The Role of IMC and its theory
Is it a bird? is it a plane? Is it a business theory or a marketing theory? A management practice? A philosophy or a concept? A traditional linear marketing process (Kliatchko, 2008) or a cross-functional departmental process that requires management and board ‘buy-in’ (Duncan & Moriarty 1998)? Moreover, in this era of rapidly developing communications (Internet, mobile phones, digital communications and rapidly changing society, (demise of the family unit, the prosumer) is it now a necessity? The theory of IMC has been dissected, bissected, post-mortemed and analysed, yet consensus on what it is (in theory) and how it should be applied (in practice) has become somewhat of the holy grail to academics. But perhaps not to those in practice, which I will discuss later through my case study.
Therefore, ironically, for a paradigm or pre-paradigm (Kitchen & Schultz, 2000) that promulgates ‘once voice’ and a ‘consistent approach in communication, IMC fails to practice what it preaches, with many voices and opinions creating ‘IMC theory noise’, the very noise its integrated application claims to penetrate and conquer; the very noise which us Generation 'Y' marketeers must contend with every day. Therefore I will attempt to filter this noise and come to some conclusions. In this paper I will speak of the positives and negatives in assuming an IMC mindset from the theory as well analysing the barriers impeding its full adoption in practice and then why various levels of integration are apparent within the market.
The definition debate has been well documented and is used in the academic papers as one of the impediments towards widespread adoption of IMC. Although consensus is achieved somewhat with Kliatchko's 2008 paper supporting the Schultz and Schultz (1998) definition as he posits their interpretation as being the future of IMC;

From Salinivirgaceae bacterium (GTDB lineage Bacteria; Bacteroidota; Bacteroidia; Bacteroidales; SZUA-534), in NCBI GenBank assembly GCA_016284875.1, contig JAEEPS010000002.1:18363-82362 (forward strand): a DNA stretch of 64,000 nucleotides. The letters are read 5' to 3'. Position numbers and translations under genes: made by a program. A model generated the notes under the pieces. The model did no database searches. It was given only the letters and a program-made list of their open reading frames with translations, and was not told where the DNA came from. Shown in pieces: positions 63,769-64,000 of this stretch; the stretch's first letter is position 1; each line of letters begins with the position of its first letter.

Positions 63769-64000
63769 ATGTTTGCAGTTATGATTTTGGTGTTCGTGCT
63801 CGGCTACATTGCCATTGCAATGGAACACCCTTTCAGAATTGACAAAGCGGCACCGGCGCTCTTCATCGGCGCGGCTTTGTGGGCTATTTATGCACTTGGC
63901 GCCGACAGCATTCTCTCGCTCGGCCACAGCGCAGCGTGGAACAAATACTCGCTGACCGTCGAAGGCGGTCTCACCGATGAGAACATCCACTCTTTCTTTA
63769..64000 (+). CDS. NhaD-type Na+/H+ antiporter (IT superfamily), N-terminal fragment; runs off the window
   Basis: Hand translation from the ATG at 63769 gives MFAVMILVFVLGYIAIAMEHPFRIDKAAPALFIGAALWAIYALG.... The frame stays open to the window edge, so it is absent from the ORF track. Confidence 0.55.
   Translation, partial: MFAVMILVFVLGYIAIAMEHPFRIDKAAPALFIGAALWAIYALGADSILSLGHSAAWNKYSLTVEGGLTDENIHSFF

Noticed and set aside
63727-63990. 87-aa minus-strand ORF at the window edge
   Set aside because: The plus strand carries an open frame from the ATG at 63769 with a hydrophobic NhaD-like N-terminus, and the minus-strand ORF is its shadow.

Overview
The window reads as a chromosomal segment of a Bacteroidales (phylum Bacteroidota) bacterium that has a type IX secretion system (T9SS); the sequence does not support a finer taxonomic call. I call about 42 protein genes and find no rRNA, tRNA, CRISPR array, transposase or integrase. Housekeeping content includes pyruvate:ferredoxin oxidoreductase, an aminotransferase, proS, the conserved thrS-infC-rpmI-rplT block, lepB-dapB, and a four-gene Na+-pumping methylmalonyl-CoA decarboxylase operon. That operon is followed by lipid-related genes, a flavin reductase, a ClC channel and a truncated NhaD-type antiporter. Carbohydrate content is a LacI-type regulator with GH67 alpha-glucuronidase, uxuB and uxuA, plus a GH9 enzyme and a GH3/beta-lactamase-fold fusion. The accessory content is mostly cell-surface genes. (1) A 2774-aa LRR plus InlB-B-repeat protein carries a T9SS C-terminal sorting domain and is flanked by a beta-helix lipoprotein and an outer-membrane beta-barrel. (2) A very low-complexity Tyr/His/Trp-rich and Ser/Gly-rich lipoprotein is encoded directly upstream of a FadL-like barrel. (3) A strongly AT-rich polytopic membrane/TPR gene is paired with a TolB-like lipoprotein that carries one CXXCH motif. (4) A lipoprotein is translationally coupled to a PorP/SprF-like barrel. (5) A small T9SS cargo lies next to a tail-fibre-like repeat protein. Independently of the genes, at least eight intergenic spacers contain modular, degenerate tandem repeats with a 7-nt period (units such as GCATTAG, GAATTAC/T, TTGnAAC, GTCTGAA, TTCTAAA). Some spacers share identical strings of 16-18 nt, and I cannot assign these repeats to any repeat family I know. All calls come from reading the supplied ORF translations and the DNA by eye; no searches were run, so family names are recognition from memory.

‘IMC is a strategic process used to plan, develop, execute and evaluate coodinated, measurable, persuasive brand communications over time with consumers, customers, prospects and other targeted external and internal audiences.’
Duncan (2002, p.8) describes IMC as ‘a process for managing the customer relationships that drive brand value….influencing all messages sent to these groups and encouraging data driven dialogue.’ Cornelissen and Lock (2000) lauded IMC as a management fashion due to the ambiguity of a definition. Yet I discount the arguments based on definition ambiguity because even a definition for ‘Marketing’ has yet to be agreed upon. The American Marketing Association (2005) have intermittently been changing their definitions of ‘marketing’ for many years now. Academics have also been providing conflicting definitions and views (Wilkie & Moore; 2007; Gundlach, 2004: Gummesson, 2005). Yet why is marketing not seen as a management fashion or fad? Why is its definition ambiguity not seen as a constraint?
Technologies, business channels, processes and stakeholders are rapidly changing; new issues that effect brand equity and stakeholders are becoming complicated; e.g. sustainability, the environment and corporate social responsibility so it makes sense that the definition of IMC must also be constantly redefined: from a management fashion (Cornelissen & Lock, 2000), to a process that is still evolving (Duncan & Mulhern: White Paper, 2004); from a driver of competitive advantage (Kitchen et al 2004) to 360-degree branding (Kliatcho 2005) from a market-oriented and brand-oriented approach (Reid et al, 2005) to strategic and financial integration (Kliatchko, 2008). Funnily enough, it is a definition of marketing which provides an apt backdrop to the relationship and cultural sentiments of IMC: ‘Marketing is a culture, an organisational function and a set of processes for creating, communication, and delivering value with customers and for interacting in relationships in ways that benefit the organisations, its customers and other stakeholders’...
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